3) Release Cmd.

If the previews you want to select are all in a row:

1) Click on the first preview in the row.

2) Press and hold Shift.

3) Click on the last preview in the row.

Getting Going

1 - Open People View

1) Press g to make sure you're in the Library module.

2) Click the People view icon in the tool bar, below the previews or photograph.

Or, press o.

2 - Start Small

The Welcome to People View window opens.

If you click Start Finding Faces In Entire Catalog, Lightroom will slowly churn through every file.

This is called indexing.

It may take days.

To begin, this writer suggests starting with a collection.

3) Select a collection containing a small number of people photographs.

Let's say you selected a collection called Friends.

4) Click Only Find Faces As-Needed.

3 - Two Sections

There are now two sections in People view: Unnamed People and Named People.

Lightroom indexes, looks for faces, in the collection.

Let's say you have a friend: Chuck.

Lightroom places all of the photographs of Chuck in a stack in the Unnamed People section.

4 - Wait

You can start doing the following steps right away.

But, it may be less confusing if you wait for Lightroom to finish indexing the collection.

Look for the progress bar in the upper-left corner.

5 - Continue

5) Click the stack badge in the upper-left corner of the stack to open it.

6) Select all of the previews of Chuck in the stack.

7) Click on the question mark below one of the previews of Chuck, and enter Smith Chuck.

8) Press Enter.

The Smith Chuck previews are moved to the Named People section.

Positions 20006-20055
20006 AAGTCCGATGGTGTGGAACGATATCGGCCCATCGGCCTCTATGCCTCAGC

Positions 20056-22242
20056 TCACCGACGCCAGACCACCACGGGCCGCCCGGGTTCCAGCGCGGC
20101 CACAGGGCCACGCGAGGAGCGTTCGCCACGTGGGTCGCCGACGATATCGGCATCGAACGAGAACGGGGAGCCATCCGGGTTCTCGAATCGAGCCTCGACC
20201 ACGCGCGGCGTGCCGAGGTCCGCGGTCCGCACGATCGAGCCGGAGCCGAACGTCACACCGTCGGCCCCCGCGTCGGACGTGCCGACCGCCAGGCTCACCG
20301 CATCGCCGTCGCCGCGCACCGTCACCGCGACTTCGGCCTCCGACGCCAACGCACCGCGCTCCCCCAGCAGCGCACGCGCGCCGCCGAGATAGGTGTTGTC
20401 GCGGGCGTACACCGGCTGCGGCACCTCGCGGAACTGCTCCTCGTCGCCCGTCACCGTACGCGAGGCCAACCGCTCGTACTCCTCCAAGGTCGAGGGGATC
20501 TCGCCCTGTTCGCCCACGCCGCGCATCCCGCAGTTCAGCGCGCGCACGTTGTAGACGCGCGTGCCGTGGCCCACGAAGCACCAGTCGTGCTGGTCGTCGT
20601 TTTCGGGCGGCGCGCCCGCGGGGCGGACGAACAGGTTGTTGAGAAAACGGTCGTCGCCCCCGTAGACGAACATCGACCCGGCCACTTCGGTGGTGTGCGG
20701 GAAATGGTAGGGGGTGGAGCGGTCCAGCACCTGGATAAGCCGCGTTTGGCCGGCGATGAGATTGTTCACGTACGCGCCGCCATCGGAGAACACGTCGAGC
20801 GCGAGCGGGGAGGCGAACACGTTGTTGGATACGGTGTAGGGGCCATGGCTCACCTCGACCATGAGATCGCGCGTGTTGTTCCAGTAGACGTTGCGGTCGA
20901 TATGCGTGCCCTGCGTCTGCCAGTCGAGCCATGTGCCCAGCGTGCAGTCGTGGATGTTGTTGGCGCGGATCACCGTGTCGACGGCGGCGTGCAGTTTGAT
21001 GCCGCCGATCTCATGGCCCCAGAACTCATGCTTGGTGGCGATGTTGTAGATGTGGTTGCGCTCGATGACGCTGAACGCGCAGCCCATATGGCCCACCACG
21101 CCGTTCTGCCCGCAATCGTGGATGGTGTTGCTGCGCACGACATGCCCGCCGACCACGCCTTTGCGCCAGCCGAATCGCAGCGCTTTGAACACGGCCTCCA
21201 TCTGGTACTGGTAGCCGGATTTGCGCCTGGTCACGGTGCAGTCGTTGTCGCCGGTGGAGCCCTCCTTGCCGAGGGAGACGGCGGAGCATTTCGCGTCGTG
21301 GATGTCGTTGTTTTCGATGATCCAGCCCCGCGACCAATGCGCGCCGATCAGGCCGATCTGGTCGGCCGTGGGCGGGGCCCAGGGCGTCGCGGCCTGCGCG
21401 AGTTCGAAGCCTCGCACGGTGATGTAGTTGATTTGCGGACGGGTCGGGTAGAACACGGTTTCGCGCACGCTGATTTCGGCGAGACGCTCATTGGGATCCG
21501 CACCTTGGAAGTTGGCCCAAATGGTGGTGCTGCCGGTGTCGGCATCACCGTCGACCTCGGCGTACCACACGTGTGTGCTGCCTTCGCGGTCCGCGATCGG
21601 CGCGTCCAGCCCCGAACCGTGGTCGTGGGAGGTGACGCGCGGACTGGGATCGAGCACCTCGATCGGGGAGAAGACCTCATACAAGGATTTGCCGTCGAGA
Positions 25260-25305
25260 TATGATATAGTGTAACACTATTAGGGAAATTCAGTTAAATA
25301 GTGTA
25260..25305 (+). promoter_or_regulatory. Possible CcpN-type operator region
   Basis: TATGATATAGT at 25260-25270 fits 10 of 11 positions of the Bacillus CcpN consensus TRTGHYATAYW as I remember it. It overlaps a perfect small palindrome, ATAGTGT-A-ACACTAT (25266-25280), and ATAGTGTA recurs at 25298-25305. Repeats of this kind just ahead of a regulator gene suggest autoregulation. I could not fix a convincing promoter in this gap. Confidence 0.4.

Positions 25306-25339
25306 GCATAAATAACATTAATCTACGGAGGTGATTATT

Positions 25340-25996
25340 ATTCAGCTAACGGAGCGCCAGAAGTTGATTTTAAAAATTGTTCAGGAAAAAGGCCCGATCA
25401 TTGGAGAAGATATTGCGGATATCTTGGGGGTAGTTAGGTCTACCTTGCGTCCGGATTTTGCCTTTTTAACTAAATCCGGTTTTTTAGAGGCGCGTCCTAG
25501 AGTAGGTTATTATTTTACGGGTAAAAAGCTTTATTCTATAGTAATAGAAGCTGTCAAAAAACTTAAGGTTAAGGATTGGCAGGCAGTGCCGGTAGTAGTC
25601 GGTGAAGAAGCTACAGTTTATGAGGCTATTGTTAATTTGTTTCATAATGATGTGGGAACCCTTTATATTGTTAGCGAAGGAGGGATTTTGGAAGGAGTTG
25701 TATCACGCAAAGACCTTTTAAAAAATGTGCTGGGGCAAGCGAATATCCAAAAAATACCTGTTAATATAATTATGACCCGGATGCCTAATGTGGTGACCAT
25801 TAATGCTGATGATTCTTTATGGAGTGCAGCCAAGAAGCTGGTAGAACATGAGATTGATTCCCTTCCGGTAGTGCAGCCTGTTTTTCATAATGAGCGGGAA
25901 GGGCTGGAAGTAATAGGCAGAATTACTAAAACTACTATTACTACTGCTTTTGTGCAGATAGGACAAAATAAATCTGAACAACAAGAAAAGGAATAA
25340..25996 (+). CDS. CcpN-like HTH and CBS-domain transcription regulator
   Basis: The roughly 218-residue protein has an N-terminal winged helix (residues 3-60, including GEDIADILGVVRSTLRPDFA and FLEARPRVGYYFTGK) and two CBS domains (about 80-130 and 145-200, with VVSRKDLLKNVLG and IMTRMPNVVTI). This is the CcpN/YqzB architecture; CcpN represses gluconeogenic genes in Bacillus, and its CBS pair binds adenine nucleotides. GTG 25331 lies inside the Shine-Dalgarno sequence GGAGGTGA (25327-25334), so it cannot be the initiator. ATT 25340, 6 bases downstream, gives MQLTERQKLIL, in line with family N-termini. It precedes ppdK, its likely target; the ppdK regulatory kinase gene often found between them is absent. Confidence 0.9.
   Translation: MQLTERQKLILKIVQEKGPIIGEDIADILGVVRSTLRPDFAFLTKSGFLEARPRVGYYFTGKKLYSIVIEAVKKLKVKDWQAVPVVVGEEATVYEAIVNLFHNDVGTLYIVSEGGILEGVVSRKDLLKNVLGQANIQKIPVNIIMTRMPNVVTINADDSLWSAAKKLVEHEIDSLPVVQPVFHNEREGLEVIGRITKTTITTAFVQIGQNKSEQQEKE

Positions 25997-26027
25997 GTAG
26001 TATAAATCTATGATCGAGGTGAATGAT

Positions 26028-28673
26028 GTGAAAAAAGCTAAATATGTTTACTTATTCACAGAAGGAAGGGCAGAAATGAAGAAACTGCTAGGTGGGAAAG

If there are people in the stack that are not Chuck, enter their names.

You have trained Lightroom to look for Chuck photographs.

As you enter names, Lightroom will suggest names in the Unnamed People section.

More

1 - Special Tags

If you:

• Will never need to search for a person, consider entering the keyword No Search Needed.

• Don't know the name of a person, consider entering the keyword Unknown Person or Unimportant Person.

2 - Stray People

Lightroom will have difficulty automatically tagging people due to lighting, hats, sunglasses, profiles, rear views, and the like.

Let's say you tagged Watson Janet.

There's a stack in the Named People section called Watson Janet.

However, she is appearing in the Unnamed People section.

You may see these previews labeled as Watson Janet? or with only a question mark.

There three ways to choose the Watson Janet previews.

Way #1

Open the stack if there is one.

Move your cursor over a preview.

Click the checkmark if it's Watson Janet—or the circle-with-a-diagonal line if it's not her.

Way #2

Open the stack if there is one.

If every preview in the stack is Janet, close the stack and drag the stack onto the Watson Janet stack in the Named People section.

If there are previews that are not Janet, enter the name of the person(s) or click the circle-with-a-diagonal line.

Then, drag the stack onto the Watson Janet stack in the Named People section.